In a major advance in understanding risk factors, and possible means of prevention of autism, Melissa Bauman, PhD, and David Amaral, PhD, performed studies at the CNPRC with rhesus monkeys to further define the role that maternal antibodies have to play in the risk of a child having autism. The research was published July 9, 2013 in Translational Psychiatry.
In 2008, Judy van de Water, PhD, from the UC Davis MIND Institute, discovered a group of autoantibodies—those that trigger immune responses against the body’s own molecules—that are especially common in mothers of children with autism. Dr. van de Water has found that this set of maternal antibodies could increase the risk of developmental problems in some cases of autism.
The CNPRC study explores the effects of the autism-specific IgG antibodies in a nonhuman primate model. Nonhuman primates live in complex social groups and use many forms of social communication. In addition, rhesus monkeys have a well-developed pre-frontal cortex, similar to humans, which other animal research models, such as rodents, lack.
Bauman, CNPRC research scientist, UC Davis assistant adjunct professor in the Department of Psychiatry and Behavioral Sciences, and a faculty member at the MIND Institute, and Amaral, CNPRC Core Scientist, Research Director of the MIND Institute, and senior author of the paper, exposed a group of pregnant female monkeys to IgG purified from human mothers of children with autism that exhibited fetal brain reactivity — the IgG-ASD group; a second group of pregnant female monkeys received IgG antibodies from the mothers of typically developing children. The third group included untreated animals that did not receive antibodies.
“The offspring of IgG-ASD antibody treated rhesus mothers consistently deviated from species-typical behavioral development of young rhesus monkeys,” Bauman said. The mothers of the IgG-ASD offspring were more protective towards their young during their first 6 months, compared to those that were injected with antibodies from women with neuro-typical children.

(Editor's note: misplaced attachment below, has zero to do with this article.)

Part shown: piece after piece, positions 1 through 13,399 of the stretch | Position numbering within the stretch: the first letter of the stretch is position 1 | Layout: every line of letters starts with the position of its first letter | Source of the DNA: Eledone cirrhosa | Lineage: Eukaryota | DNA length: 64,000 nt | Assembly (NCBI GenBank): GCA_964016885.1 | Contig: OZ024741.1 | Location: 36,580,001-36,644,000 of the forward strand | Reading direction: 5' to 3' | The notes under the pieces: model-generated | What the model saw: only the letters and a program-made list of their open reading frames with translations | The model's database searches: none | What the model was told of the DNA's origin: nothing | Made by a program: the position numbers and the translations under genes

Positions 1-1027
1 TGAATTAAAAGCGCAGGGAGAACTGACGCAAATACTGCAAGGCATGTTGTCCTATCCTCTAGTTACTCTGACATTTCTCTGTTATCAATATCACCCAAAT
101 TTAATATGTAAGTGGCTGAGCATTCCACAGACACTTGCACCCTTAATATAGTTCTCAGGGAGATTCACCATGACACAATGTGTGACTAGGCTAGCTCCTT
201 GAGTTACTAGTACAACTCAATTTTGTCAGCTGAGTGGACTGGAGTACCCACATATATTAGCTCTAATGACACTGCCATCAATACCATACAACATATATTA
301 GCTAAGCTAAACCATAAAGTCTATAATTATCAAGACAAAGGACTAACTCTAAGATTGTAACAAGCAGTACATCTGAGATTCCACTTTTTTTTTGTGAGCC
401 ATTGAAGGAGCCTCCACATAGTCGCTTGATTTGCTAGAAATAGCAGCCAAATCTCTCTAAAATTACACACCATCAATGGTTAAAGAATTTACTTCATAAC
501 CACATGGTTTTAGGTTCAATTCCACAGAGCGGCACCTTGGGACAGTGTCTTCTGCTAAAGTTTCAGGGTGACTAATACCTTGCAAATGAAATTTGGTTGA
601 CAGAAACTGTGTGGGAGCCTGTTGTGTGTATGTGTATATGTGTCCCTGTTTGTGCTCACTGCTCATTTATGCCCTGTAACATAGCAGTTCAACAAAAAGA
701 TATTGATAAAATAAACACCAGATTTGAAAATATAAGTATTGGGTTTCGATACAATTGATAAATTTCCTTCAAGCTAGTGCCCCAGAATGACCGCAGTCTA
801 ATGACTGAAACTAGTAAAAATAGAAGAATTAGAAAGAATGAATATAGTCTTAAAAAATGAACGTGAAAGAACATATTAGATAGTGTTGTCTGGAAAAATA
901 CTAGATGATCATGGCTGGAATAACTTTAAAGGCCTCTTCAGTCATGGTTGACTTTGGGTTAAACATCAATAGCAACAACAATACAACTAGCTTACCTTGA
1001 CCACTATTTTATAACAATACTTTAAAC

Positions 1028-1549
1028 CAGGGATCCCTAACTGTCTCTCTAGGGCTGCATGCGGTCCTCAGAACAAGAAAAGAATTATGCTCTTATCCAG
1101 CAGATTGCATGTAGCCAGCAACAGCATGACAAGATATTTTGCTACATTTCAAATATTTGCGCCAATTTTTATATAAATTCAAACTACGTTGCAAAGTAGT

The mothers may have detected behavioral abnormalities in their IgG-ASD offspring that were so subtle that they escaped the researchers’ attention, Bauman said. “The heightened protectiveness of the monkey mothers was observed only when other animals were present, suggesting that the mothers perceived a greater risk to their IgG-ASD treated infants,” she said.
Other alterations in behavior were observed as the animals matured. For example, the offspring of the IgG-ASD antibody-treated animals more frequently approached other infants in their rearing group. “Even more strikingly, as they grew older, the IgG-ASD offspring increased their approaches to unfamiliar peers,” she said. “Inappropriately approaching a novel animal is highly unusual and potentially dangerous for young rhesus monkeys.”
In addition to the behavioral changes, MRI analysis of the brains revealed altered patterns of neurodevelopment in the monkey offspring exposed to the IgG-ASD antibodies. The rate of brain growth was significantly faster in the male, but not female, IgG-ASD offspring, when compared with that of the control offspring. The total brain volume of the male IgG-ASD offspring also was significantly greater than normal, the researchers found.
While it is not clear why prenatal exposure to these antibodies only alters brain volume in the male offspring, a similar trajectory of abnormal brain development has been observed in male children with autism. Recent research from the MIND Institute has reported that boys with autism who were exposed prenatally to the same antibodies have significantly larger brains than boys with autism born to mothers without the IgG-ASD antibodies and typically developing control groups.
Amaral noted “that much research remains ahead of us to identify the mechanisms by which the antibodies affect brain development and behavior. But, this program of research is very exciting, because it opens pathways to potentially predicting and preventing some portion of future autism cases.”